At a pivotal time in her life—the COVID-19 skies are clearing, her writing career is taking off and her longtime partner is making noise about moving back to his beloved Pacific Northwest—Diana Helmuth embarks on a year spent learning to craft spells, perform rituals, celebrate neo-pagan sabbats and commune with ancestors and goddesses. “I’m a skeptic at heart,” she confesses in The Witching Year: A Memoir of Earnest Fumbling Through Modern Witchcraft. “I’m sure I’d be a great atheist, if I didn’t find atheism about as comforting as a blanket of upturned tacks.” But the thing is, she writes, “I am also really tired of God being dead.”
In that, Helmuth is likely in good company with other millennials who have watched the rug get pulled out from under them too many times and would like to feel safe, secure and empowered, thank you very much. Her account is funny, sympathetic and seemingly right on time. As she points out, many of us are seeking spiritual guidance in a time of climate change, social unrest and general uncertainty. A sturdy belief system might seem like a very liberating thing.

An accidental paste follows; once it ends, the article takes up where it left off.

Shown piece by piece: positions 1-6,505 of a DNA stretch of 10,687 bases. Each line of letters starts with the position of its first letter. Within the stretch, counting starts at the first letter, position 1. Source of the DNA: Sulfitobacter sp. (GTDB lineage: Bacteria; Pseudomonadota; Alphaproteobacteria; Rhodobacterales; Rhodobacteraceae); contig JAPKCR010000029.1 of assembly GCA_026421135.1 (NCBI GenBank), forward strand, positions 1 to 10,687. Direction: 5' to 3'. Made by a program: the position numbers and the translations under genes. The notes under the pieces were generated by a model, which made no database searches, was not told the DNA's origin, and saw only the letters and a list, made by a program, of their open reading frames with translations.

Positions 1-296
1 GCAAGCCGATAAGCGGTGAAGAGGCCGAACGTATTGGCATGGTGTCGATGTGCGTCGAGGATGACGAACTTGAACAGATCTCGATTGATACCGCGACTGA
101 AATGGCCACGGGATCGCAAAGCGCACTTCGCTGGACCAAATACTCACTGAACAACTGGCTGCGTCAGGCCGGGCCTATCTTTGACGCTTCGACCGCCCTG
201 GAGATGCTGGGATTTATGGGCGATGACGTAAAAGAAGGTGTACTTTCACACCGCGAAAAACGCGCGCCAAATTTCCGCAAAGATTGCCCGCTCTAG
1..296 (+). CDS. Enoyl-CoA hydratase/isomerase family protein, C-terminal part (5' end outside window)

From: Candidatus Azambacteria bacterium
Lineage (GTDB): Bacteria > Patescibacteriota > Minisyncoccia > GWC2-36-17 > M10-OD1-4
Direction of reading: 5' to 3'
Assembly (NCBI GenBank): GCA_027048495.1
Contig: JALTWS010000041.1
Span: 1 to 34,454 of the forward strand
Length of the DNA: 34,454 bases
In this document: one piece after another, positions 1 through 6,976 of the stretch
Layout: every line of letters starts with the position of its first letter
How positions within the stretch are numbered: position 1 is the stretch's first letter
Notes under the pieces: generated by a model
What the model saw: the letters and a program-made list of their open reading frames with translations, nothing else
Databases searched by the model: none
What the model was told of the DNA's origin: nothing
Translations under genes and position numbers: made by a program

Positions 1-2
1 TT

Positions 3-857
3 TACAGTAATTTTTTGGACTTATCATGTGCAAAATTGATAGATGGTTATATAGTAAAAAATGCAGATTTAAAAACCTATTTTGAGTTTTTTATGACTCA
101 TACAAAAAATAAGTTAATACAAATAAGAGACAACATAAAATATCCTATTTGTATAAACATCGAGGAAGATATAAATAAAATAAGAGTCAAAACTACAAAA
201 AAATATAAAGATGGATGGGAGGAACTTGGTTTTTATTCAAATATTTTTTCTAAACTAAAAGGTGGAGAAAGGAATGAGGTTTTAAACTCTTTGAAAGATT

Her story is buttressed by rigorous inquiry; she consults all the literature she can find on Wicca, brujeria and pretty much anything that will give her a handle on the fascinating, if tangled, history behind modern witchcraft. While it doesn’t take long at all for Helmuth to have intense spiritual experiences and find herself on a path to greater self-knowledge, she remains ready with questions, always interrogating what she’s told and observed alongside what she thinks and feels. Along the way, she never stops making us laugh. If you’re witchcraft-curious in the least, do not miss this delightful, thoughtful book.